You’d like to think there are certain types of corporate malfeasance that really only exist in the realm of Hollywood fantasy. For example, the soulless biotech company that, through a combination of shortsighted greed and scientific hubris, decides to play God with Mother Nature—only to unleash a host of unintended consequences, which said company then refuses to acknowledge and instead continues to pursue its reckless technology to devastating ends. Sounds like the plotline of dozens upon dozens of dystopian sci-fi flicks, right? Or maybe it’s just the ongoing saga of Monsanto and the superweeds.
Yes, the story has taken far longer to unfold than any feature film, but still, your average teen who’s taken a semester of biological sciences would get the gist in a flash: A generation ago, Monsanto rolled out its patented line of genetically engineered crops that, in a (diabolical?) bit of corporate synergy, were designed to survive being doused with the company’s trademark weed killer Roundup, made with the herbicide glyphosate.
Monsanto billed its “crop system”—the “Roundup Ready” GMO seeds combined with Roundup itself—as a revolutionary boon for farmers: higher yields with fewer chemicals. Yep, fewer chemicals. It’s worth remembering today, when the use of glyphosate has soared by more than tenfold in the past decade, that the original bill of goods Monsanto sold to farmers centered on the argument that because Roundup Ready seeds could withstand glyphosate, farmers wouldn’t have to use as much of the chemical to kill all those nuisance weeds.
That’s not exactly what happened, as we’re reminded once again by the latest Monsanto-related headlines this week.
As NPR reports, a scourge of superweeds that have become resistant to glyphosate is plaguing soybean farmers in parts of Arkansas, Tennessee, and Missouri. They’re not alone. This graph from the International Survey of Herbicide Resistant Weeds shows how the number of unique cases of herbicide resistance in weeds in the U.S. shoots off like a rocket in the years following Monsanto’s introduction of Roundup Ready GMO seed in the mid-1990s.
Monsanto’s own solution to this escalating problem would seem as laughably predictable as a bad Hollywood sequel if it weren’t all too real: Let’s roll out more GMO crops designed to withstand being doused with even more weed killer. Monsanto calls its next-generation line of GMO soybeans “Xtend,” and these are capable of not only surviving heavy applications of glyphosate but an older, more potent herbicide known as dicamba.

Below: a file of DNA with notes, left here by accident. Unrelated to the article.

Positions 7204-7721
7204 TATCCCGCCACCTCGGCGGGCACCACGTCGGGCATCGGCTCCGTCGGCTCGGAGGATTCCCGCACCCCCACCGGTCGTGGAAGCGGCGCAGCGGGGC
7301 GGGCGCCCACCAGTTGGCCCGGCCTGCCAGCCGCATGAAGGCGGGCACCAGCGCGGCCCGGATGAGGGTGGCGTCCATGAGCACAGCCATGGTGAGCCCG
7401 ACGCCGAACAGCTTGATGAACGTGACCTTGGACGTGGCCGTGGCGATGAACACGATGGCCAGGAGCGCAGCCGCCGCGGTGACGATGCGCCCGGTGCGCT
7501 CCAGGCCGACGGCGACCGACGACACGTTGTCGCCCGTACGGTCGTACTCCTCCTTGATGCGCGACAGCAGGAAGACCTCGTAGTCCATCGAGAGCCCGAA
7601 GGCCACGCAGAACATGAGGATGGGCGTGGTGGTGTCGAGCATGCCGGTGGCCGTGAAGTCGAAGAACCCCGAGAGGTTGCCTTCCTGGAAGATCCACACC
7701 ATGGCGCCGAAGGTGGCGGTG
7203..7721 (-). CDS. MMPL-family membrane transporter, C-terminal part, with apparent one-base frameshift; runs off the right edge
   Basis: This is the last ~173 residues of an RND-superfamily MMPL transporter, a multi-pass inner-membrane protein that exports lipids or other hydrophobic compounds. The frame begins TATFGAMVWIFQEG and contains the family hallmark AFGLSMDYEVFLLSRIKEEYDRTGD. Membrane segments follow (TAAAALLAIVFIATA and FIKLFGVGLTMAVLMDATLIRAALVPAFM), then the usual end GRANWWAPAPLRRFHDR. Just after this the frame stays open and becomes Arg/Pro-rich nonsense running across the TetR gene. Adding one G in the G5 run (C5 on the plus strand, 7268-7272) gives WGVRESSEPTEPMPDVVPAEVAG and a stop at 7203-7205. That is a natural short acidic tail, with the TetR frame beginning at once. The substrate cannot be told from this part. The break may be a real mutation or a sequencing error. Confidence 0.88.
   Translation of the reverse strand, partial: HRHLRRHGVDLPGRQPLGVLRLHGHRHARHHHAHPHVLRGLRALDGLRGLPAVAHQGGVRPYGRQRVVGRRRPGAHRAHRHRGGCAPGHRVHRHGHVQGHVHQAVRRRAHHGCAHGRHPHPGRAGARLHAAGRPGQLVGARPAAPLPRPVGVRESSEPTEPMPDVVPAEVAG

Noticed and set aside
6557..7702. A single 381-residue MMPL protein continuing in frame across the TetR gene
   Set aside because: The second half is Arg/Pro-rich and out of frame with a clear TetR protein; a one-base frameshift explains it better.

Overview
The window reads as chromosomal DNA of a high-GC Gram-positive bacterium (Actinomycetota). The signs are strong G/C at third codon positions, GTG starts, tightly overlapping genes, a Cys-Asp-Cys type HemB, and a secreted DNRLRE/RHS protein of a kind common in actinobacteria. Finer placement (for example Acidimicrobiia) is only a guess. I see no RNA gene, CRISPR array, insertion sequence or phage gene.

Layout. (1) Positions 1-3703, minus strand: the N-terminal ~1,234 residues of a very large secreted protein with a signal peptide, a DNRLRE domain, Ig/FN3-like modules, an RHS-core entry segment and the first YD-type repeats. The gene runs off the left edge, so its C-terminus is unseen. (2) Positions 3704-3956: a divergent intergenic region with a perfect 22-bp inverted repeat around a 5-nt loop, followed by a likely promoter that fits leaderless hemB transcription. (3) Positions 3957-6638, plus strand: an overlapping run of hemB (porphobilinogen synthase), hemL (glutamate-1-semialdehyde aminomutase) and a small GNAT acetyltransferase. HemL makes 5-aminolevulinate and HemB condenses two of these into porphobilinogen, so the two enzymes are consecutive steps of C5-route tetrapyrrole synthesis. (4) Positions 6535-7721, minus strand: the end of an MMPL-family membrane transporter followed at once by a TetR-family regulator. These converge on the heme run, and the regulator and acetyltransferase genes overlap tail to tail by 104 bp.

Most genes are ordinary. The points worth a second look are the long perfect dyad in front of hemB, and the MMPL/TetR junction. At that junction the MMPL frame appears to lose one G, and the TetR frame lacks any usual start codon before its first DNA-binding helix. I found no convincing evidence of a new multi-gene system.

Federal regulators have yet to approve the new dicamba-based weed killer Monsanto formulated to pair with its dicamba-resistant GMO soybeans. But that apparently hasn’t stopped some desperate farmers from spraying dicamba anyway. And because the chemical has a nasty tendency to drift to neighboring fields, Monsanto’s new GMO crops aren’t only upending the natural order, they appear to being upending the social order in tight-knit farming communities too: Neighbors are accusing neighbors of illegally spraying dicamba and killing off crops that haven’t been engineered to tolerate the chemical. Dozens and dozens of complaints have been filed in Missouri and in Arkansas, but that may only be the beginning in the next chapter of the Monsanto saga. If the company’s new herbicide wins federal approval and certain farmers start spraying it, surrounding farmers might have no choice but to plant Monsanto’s dicamba-resistant GMO crops too—or risk their own crops dying from herbicide drift.
As one crop scientist at the University of Arkansas tells NPR: “[These farmers are] afraid they’re not going to be able to grow what they want to grow. They’re afraid that they’re going to be forced to go with that technology.”
That is, of course, until the next generation of superweeds develops its own resistance.
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Original article from TakePart